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One Weekend, Two Music Festivals


You’re probably familiar with the festival in Old Sacramento. It’s been a Memorial Day weekend tradition for more than 40 years. Formerly known as the Sacramento Jazz Jubilee, the four-day event is now called the Sacramento Music Festival. This year’s headliner is an R&B band that had several big hit songs in the early 1970s – Tower of Power.

“I get asked the most about Tower of Power when I’m talking about the music festival this year, says Mike Testa with the Sacramento Convention and Visitors Bureau which is promoting the festival.

“They’ve got this huge horn section,” says Testa. “They’re a fun kind of party band. So when people think about a music festival they think about a good time.”

Testa says more than 70 bands will be playing at 14 venues throughout Old Sacramento.

“You’re still going to find plenty of traditional jazz,” says Testa, “you’re going to find a lot of blues, you’re going to find a lot of country which you haven’t seen in the past.”

Other headliners include alternative rock band Everclear, Americana singer/songwriter Shawn Mullins and punk-pop band Eve 6. The festival will also feature Sacramento area bands like Mumbo Gumbo and the Nickel Slots.

“And then,” says Testa “we also have a Spanish night on Sunday night with Malo.”

But the Sacramento Music Festival won’t be the only show this weekend.

Another is going on right across the river. It’s called First Festival. It’s smaller in scale with 18 local bands playing on three stages in one day, Saturday, in West Sacramento’s River Walk Park near the Pyramid building. One of the organizers is Danielle Vincent who owns the Firefly fashion store. Vincent says they didn’t intend to conflict with the Sacramento Music Festival.

“It was actually a complete accident that it ended up running on one of the days,” says Vincent.

Vincent says she and another organizer picked this weekend just based on their own schedule.

“And it wasn’t until a couple of weeks later that we realized it was actually one of the days that the music festival was going on,” says Vincent. “So we didn’t intend to conflict with them or compete with them in any way.”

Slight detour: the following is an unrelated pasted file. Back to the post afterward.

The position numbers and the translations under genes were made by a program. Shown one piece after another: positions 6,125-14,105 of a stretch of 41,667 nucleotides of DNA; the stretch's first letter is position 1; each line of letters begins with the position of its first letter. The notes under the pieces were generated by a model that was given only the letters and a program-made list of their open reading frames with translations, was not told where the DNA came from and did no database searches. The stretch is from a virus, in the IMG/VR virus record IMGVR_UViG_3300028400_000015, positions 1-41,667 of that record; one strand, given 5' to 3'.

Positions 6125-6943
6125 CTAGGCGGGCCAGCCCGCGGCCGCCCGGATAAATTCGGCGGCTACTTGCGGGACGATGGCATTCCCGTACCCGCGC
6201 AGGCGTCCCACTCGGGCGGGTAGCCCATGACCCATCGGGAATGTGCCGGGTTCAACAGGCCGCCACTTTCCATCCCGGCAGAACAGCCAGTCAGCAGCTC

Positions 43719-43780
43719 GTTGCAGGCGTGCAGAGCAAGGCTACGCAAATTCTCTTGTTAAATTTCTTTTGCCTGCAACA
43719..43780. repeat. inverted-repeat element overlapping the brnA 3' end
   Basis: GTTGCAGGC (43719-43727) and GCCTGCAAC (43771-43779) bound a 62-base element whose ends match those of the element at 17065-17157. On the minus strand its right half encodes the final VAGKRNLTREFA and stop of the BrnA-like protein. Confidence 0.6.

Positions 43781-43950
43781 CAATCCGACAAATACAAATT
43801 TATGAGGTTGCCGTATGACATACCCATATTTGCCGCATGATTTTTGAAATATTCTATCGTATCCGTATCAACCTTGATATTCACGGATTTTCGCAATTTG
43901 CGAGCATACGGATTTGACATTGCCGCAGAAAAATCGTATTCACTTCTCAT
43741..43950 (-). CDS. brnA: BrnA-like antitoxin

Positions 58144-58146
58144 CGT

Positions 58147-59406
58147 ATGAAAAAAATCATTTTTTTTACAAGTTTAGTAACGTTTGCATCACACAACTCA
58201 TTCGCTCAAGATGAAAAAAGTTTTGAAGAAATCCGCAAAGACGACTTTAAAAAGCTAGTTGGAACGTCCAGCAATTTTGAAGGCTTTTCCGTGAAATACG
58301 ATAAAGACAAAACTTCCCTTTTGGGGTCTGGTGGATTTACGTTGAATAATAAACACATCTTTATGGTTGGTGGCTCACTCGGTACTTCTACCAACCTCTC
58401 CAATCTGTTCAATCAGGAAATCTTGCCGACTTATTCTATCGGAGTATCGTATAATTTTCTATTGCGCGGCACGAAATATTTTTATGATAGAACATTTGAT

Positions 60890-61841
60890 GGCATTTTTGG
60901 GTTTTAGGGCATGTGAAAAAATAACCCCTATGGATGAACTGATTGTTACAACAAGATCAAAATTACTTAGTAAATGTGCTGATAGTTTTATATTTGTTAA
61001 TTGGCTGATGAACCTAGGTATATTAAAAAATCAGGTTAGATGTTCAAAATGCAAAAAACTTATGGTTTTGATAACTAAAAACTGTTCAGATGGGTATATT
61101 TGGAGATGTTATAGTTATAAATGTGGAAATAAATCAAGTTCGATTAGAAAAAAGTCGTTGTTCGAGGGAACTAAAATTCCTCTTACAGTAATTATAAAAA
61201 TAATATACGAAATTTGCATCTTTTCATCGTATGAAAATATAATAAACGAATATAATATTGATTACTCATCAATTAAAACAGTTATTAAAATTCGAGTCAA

Vincent says, since First Festival is all about young, Sacramento area bands, its target demographic is different from the long-running Old Sacramento event. And the Sacramento Music Festival’s Mike Testa agrees.

“It’s not something we’re worried about,” says Testa. “I think it’s great. This region is big enough to support multiple events like that. I think what they’re doing is really cool – it’s a locals based event and the ticket price is affordable.”

That ticket price is $20 for the First Festival on the day of the show; compared with $55 for a daily ticket at the Sacramento Music Festival. Another thing that Vincent says sets the two events apart is First Festival’s focus on fashion with 40 vendors selling clothing and jewelry.

“It’s kind of like a Woodstock revived,” says Vincent, “lots of fringe and lace and just a really creative way to address fashion for the day. It’s a concept that it’s the first festival that you go to of the season and you gather all of your festival essentials to go to the festivals that follow. There’s a sense of camaraderie at a festival. It’s really this group environment where everybody enjoys the music.

First Festival’s lineup of local artists includes: the metal band Slaves of Manhattan, the electronic pop of Stationary and the funk-rock group D.U.S.T.

“I do kind of have a partiality to metal,” says Vincent, “so I am sort of excited to see Slaves of Manhattan play.”

Steve Milne: “The Slaves of Manhattan are a pretty loud band. How are you going to make sure that their music and other music from the First Festival won’t reach across the river and interfere with the Sacramento Music Festival?”

“We’re not trying to send that sound and interfere with their festival,” says Vincent. “So we’re conscious of the sound levels. And the way River Walk Park is, it’s narrow, so we don’t actually have to play the music super loud for the crowd to hear it.”

Vincent says the plan is to make First Festival an annual event…just on a different weekend in future years.

 music festival

Steve Milne

Morning Edition Anchor & Reporter

Steve is the Morning Edition anchor for Capital Public Radio. He covers stories on a wide range of topics including: business, education, real estate, agriculture and music.  Read Full Bio 

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